A bittersweet story about coming of age in the shadow of mental illness.
Melanie is our typical high-school student who is preparing for her future but, her mother, who is battling issues that stem from her husband passing away is holding her back from moving forward.
The idea of someone watching you, stalking you, involved in your every step is a haunting one, and that is what Dawn is having to go through daily. She is unable to overcome this idea, and it’s starting to make everyone around her fall apart. Melanie is all Dawn has as her daughter is having to take care of her all while being a teenager.
Inon Shampanier screenplay is beautifully written, and his direction was top notch as well. He does a great job of putting us in this world and doing it with such caution but yet vulnerability at the same time. His work behind the camera was equally as poignant as we have some very well placed shots and some nice editing from Joe Murphy that knocks it out of the ballpark.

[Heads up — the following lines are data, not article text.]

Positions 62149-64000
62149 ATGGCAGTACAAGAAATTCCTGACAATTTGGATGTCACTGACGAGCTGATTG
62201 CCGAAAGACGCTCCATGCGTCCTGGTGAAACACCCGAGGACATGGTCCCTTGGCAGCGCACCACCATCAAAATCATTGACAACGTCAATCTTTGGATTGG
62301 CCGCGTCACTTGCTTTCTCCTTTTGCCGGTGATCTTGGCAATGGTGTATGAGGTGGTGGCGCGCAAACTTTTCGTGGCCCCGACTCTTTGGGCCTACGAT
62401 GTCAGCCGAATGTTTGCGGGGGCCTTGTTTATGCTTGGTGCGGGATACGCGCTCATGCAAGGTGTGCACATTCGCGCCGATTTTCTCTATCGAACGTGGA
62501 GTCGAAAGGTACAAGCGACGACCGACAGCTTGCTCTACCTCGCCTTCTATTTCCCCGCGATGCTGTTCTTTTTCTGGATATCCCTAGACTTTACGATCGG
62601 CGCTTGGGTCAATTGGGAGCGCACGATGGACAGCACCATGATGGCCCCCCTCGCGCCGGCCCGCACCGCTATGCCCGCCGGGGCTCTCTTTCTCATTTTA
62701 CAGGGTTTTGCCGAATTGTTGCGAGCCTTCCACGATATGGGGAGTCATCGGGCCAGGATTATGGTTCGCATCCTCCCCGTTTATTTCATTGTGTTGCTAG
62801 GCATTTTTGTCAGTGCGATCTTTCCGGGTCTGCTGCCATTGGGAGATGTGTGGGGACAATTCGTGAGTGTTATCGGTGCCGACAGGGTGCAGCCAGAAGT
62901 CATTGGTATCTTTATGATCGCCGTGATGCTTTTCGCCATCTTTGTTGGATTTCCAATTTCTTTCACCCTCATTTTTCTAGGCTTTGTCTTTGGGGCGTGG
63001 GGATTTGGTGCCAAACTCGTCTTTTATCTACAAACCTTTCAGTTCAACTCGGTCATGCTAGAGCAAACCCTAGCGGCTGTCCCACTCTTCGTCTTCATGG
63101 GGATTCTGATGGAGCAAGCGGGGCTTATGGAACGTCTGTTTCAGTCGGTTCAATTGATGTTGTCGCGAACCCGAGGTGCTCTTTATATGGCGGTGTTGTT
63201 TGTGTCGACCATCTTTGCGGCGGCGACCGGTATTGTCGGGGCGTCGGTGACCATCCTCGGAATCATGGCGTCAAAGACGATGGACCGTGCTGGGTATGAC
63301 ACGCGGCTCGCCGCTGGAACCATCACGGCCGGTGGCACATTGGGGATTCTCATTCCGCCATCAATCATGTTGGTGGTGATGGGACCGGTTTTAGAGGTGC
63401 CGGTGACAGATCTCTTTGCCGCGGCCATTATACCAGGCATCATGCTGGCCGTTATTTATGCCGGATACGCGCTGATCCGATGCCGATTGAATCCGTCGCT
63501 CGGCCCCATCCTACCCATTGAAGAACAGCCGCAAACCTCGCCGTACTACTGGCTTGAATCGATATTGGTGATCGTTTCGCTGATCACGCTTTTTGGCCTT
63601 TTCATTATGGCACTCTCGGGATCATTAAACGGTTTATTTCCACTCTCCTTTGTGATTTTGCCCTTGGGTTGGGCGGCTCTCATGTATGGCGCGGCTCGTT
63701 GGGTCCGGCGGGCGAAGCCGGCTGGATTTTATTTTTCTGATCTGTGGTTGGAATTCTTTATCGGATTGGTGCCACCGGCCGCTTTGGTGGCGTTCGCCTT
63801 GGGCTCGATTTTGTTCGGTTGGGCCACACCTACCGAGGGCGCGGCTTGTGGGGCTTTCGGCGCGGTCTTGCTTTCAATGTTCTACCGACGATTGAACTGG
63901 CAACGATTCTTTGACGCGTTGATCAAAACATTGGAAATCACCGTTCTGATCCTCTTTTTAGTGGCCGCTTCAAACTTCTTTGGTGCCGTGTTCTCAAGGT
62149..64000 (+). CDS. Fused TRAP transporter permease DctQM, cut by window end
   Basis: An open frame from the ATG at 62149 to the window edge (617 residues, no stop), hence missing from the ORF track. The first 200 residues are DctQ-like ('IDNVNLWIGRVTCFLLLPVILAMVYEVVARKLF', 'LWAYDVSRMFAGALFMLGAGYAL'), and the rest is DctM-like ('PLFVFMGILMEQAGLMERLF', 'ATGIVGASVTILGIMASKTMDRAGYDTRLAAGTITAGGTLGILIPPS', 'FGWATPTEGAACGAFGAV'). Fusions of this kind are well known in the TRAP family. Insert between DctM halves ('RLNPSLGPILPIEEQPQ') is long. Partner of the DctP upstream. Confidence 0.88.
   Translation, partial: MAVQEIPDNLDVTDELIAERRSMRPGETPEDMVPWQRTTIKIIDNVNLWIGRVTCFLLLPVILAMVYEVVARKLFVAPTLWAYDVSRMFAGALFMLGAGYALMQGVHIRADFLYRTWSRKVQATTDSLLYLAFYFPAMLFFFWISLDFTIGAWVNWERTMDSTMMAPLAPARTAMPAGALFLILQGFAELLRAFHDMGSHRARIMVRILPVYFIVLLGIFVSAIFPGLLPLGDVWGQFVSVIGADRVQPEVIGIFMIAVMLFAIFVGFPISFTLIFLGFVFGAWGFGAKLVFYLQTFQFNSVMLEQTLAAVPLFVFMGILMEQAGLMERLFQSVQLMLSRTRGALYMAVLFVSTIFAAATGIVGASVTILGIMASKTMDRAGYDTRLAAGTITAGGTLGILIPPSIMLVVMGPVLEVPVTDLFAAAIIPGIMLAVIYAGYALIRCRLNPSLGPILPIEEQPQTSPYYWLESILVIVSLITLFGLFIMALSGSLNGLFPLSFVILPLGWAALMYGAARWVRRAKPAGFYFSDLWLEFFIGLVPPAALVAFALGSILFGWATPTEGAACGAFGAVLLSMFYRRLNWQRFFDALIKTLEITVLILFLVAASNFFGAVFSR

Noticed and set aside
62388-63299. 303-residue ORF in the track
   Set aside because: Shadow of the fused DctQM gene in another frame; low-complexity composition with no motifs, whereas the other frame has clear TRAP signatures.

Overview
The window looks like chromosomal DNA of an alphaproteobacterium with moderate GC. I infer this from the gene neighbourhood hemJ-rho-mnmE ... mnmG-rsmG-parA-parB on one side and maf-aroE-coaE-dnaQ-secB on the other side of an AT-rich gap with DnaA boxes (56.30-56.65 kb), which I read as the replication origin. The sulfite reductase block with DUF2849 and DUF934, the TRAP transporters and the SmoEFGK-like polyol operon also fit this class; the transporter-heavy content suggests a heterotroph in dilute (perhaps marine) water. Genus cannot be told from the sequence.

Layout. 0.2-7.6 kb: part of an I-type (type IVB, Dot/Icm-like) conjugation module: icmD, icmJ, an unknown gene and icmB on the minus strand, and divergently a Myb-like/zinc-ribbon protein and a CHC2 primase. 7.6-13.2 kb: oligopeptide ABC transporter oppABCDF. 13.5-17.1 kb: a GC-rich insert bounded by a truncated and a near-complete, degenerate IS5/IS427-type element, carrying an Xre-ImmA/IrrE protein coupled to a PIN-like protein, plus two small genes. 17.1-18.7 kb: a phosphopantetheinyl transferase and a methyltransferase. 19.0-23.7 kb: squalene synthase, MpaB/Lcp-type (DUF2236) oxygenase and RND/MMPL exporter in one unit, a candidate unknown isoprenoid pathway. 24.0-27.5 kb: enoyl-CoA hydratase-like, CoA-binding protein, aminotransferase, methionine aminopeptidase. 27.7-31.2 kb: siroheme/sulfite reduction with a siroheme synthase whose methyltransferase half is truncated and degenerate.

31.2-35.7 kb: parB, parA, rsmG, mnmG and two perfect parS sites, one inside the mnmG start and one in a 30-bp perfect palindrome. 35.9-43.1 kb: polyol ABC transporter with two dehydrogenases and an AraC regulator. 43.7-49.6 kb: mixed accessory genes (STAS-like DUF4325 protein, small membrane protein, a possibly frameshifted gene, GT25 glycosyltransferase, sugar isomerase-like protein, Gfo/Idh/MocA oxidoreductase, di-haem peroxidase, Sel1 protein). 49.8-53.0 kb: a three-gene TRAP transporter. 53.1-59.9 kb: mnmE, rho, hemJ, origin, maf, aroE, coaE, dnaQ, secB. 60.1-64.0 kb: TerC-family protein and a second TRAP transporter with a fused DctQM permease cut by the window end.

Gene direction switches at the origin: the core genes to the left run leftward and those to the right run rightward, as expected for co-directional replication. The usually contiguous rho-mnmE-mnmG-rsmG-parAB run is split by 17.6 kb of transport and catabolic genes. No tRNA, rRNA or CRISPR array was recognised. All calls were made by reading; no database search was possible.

In addition to the good writing and directing we had two great performances. We had an absolute groundbreaking performance from Stefanie Lavie Owen. Her range of emotions and the depth of her character we’re out of this world. The way she was capable of reeling you into her words, her emotions, and her body language… it was remarkable.
Likewise, with Lili Taylor with her performance as Dawn. Her performance was troubling, but she sold us in this beautiful way that made us feel so much empathy for what she was going through.
One of the only issues I had with the film was the length. While I think the editing was good, I felt like there was a solid 10-15 minutes that needed to be cut, and this included the never-ending, ending of the movie.
Paper Spiders is a challenging look at mental illness and how it can break families apart.
Jacob is a film critic and co-founder of the Music City Drive-In. He is a member of the Music City Film Critics’ Association and specializes in the awards season. You can find him on Twitter @Tberry57.